Wondrous Words Wednesday: George R.R. Martin (2)

Wondrous Words Wednesday is a weekly meme where we share new (to us) and interesting (to us, again) words we encountered in our readings. See this week round-up at BermudaOnion’s blog!

My words for this week come again from A Clash of Kings by George R.R. Martin.


There’s giants in the Frostfangs, and wargs, and worse things.

Warg: n. In Norse mythology, a vargr (often anglicised as warg or varg) is a wolf and in particular refers to the wolf Fenrir and his sons Sköll and Hati. Based on this, J. R. R. Tolkien in his fiction used the Old English form warg (other O.E. forms being wearg and wearh) to refer to a wolf-like creature of a particularly evil kind. In the A Song of Ice and Fire fantasy novel series by George R. R. Martin, wargs are people who can form a telepathic-empathic bond with animals and sometimes humans. While this bond is active, the warg experiences what the other experiences and may gain control over the body. If the warg is killed while in another body, it remains there permanently.
*This definition comes from Wikipedia

Mr. Martin got sidetracked by all the wolves, I guess. That’s the only reason for him to use this word while imagining a completely new meaning. It has nothing to do with the original sense.

Photo credits: Tambako the Jaguar on Flickr


“There is a saying in Qarth. A warlock’s house is built of bones and lies.”
“Then why do men lower their voices when they speak of the warlocks of Qarth? All across the east, their power and wisdom are revered.”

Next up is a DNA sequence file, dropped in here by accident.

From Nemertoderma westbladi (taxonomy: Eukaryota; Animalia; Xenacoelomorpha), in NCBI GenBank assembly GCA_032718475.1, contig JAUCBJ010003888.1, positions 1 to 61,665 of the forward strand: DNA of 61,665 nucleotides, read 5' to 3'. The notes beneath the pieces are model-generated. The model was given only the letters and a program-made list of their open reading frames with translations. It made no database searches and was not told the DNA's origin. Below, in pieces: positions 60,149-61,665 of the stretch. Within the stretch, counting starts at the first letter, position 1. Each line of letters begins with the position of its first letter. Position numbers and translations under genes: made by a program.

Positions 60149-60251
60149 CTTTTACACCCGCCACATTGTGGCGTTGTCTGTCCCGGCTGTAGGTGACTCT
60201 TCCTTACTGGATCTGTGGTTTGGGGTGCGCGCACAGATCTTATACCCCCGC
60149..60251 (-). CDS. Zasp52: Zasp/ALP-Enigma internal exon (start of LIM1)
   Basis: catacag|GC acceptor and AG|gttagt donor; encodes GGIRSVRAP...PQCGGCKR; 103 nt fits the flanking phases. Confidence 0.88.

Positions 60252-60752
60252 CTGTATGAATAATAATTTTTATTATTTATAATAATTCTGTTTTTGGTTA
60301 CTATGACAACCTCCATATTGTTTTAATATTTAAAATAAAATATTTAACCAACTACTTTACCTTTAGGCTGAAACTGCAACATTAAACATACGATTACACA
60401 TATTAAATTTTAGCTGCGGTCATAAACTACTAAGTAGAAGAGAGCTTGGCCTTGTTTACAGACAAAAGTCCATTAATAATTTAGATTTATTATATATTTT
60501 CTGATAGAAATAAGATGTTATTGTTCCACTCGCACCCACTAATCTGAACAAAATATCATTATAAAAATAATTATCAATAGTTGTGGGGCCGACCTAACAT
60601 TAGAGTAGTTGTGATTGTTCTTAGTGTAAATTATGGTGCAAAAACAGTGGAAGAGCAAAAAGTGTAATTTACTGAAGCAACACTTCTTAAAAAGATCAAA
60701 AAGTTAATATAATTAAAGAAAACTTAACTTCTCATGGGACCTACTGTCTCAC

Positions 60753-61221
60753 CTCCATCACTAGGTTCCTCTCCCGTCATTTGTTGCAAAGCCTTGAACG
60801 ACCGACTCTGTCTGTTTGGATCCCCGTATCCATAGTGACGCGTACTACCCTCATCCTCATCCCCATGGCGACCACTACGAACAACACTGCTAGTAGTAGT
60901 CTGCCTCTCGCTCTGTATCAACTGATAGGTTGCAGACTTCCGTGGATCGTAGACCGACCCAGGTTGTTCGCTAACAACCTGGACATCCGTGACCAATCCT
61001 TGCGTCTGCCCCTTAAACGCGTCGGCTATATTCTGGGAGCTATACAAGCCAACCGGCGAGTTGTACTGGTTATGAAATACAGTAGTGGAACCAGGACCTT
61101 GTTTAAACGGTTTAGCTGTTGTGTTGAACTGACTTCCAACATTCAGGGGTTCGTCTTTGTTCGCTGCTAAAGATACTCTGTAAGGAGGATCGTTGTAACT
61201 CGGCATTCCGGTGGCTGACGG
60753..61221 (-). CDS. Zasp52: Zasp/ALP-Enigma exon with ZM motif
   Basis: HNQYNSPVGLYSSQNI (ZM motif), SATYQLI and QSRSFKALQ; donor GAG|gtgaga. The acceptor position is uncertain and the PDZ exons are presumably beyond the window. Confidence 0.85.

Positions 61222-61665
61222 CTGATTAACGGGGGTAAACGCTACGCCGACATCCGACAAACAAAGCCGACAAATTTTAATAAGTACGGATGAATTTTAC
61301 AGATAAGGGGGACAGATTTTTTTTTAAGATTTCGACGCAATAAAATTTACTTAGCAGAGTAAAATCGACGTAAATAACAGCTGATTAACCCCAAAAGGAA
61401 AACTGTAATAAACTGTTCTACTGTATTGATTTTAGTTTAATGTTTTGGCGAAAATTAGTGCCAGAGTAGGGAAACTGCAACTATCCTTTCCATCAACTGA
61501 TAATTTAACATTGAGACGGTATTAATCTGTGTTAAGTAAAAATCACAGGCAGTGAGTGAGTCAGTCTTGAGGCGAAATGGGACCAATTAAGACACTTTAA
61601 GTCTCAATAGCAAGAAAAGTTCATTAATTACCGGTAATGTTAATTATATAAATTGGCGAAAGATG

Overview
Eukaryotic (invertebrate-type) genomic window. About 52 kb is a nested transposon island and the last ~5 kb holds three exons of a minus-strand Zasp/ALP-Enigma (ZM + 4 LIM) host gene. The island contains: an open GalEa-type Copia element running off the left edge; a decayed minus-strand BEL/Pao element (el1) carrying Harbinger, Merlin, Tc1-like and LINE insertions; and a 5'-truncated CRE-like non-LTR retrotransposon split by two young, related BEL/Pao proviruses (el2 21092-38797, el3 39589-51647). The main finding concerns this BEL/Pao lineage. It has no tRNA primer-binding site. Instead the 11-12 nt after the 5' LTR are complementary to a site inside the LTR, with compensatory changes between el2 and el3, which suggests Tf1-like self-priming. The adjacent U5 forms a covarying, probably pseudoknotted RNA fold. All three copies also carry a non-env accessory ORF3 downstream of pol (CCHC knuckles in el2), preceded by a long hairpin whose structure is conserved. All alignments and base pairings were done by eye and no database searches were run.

Warlock: n. a man who practises witchcraft.

And here I was, thinking it was something akin to a war commander 😀

Photo credits: PIX-JOCKEY on Flickr


As they waded in to breast their way across, men stepped in hidden pools and went down splashing, while others stumbled over stones or gashed their feet on the hidden caltrops.

Caltrop: n. 1 a spiked metal device thrown on the ground to impede wheeled vehicles or (formerly) cavalry horses. 2 a creeping plant with woody carpels that typically have hard spines. [Genus Tribulus.] 3 (also water caltrop) another term for water chestnut.

Used in sense 1 here, but you can see how sense 1 and even the device itself were developed from sense 2.

Photo credits: NelC on Flickr


(All definitions are taken from the Concise Oxford English Dictionary © 2008 via WordReference.com unless otherwise stated.)


13 comments on “Wondrous Words Wednesday: George R.R. Martin (2)

  1. I found caltrope interesting. That must be what those structures in front of certain gates are called. You know, the ones where your tires get slashed if you try to go through the wrong gate.

  2. @ Nicole: actually, in the sense Mr Martin uses this word, they’re not as frightening as they could be — at least up to what I’ve read!
    @ Margot: that’s the idea, right.
    @ all: thanks for stopping by!

  3. I’m with those who learnt warlock from Bewitched! The other two are new to me. Caltrops certainly sound and look evil.

Ditelo con parole vostre/Let your words be heard

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